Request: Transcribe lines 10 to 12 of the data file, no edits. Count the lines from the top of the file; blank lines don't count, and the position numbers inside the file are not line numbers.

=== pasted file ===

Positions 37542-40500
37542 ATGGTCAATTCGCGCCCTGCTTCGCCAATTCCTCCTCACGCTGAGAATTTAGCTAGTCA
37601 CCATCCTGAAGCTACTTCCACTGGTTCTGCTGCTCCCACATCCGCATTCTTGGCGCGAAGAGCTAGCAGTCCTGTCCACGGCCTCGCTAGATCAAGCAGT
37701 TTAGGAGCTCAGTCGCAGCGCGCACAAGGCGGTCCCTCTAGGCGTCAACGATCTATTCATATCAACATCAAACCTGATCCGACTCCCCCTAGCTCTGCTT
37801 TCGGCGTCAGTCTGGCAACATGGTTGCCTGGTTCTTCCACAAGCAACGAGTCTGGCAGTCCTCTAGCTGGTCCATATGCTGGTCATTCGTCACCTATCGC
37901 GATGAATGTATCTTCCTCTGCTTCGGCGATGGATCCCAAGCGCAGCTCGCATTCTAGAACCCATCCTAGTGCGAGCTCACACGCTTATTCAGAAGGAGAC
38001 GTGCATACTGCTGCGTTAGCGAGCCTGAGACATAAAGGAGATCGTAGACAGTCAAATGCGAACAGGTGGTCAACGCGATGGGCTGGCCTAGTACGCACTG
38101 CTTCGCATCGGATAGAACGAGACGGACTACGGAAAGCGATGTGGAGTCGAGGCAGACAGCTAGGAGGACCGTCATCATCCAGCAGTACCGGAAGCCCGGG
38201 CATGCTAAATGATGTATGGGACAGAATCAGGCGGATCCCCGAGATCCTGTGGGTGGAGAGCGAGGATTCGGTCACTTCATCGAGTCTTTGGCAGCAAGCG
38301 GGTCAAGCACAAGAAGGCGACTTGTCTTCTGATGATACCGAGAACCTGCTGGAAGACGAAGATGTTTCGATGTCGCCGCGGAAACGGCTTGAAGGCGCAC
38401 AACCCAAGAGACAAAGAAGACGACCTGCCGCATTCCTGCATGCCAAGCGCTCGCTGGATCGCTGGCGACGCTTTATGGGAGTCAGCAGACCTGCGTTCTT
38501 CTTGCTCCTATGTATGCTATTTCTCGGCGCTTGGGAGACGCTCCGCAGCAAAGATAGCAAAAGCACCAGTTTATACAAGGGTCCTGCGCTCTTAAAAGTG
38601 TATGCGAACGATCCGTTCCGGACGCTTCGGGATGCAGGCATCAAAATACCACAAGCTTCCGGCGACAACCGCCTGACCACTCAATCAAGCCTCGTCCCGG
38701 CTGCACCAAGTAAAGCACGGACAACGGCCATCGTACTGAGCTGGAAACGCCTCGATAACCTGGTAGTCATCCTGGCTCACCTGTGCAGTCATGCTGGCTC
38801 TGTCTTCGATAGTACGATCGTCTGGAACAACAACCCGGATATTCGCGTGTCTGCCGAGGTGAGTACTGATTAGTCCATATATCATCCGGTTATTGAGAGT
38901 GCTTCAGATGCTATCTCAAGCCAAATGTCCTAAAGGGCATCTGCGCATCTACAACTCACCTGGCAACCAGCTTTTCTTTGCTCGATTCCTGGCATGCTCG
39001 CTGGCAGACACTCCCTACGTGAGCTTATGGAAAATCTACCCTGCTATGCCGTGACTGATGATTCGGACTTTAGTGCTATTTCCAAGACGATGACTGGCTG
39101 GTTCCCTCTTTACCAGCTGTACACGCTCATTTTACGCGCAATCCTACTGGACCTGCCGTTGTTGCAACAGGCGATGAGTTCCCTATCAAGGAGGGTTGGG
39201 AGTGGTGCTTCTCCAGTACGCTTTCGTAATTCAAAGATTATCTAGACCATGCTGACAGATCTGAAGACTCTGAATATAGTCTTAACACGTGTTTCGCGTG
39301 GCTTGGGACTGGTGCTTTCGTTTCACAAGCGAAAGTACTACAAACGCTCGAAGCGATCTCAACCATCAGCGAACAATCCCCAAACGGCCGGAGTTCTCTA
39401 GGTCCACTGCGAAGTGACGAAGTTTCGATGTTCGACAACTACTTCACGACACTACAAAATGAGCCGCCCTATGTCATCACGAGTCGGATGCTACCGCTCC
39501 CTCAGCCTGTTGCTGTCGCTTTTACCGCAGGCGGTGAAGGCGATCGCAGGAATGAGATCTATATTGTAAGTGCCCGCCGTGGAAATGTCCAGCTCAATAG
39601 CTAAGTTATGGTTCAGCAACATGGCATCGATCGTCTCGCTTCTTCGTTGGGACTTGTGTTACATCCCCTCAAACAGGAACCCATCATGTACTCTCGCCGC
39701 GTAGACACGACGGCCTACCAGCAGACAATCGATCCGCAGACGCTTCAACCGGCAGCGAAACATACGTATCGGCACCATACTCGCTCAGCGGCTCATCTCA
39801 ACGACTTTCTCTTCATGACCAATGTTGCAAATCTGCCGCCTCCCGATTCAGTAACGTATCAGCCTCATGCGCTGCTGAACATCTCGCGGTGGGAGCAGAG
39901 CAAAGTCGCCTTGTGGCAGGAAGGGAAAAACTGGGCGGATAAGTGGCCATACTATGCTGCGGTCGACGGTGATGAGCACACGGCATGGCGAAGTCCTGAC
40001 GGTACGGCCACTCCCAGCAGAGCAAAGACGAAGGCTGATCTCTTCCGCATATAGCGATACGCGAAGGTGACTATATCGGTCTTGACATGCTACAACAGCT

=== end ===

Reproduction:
38301 GGTCAAGCACAAGAAGGCGACTTGTCTTCTGATGATACCGAGAACCTGCTGGAAGACGAAGATGTTTCGATGTCGCCGCGGAAACGGCTTGAAGGCGCAC
38401 AACCCAAGAGACAAAGAAGACGACCTGCCGCATTCCTGCATGCCAAGCGCTCGCTGGATCGCTGGCGACGCTTTATGGGAGTCAGCAGACCTGCGTTCTT
38501 CTTGCTCCTATGTATGCTATTTCTCGGCGCTTGGGAGACGCTCCGCAGCAAAGATAGCAAAAGCACCAGTTTATACAAGGGTCCTGCGCTCTTAAAAGTG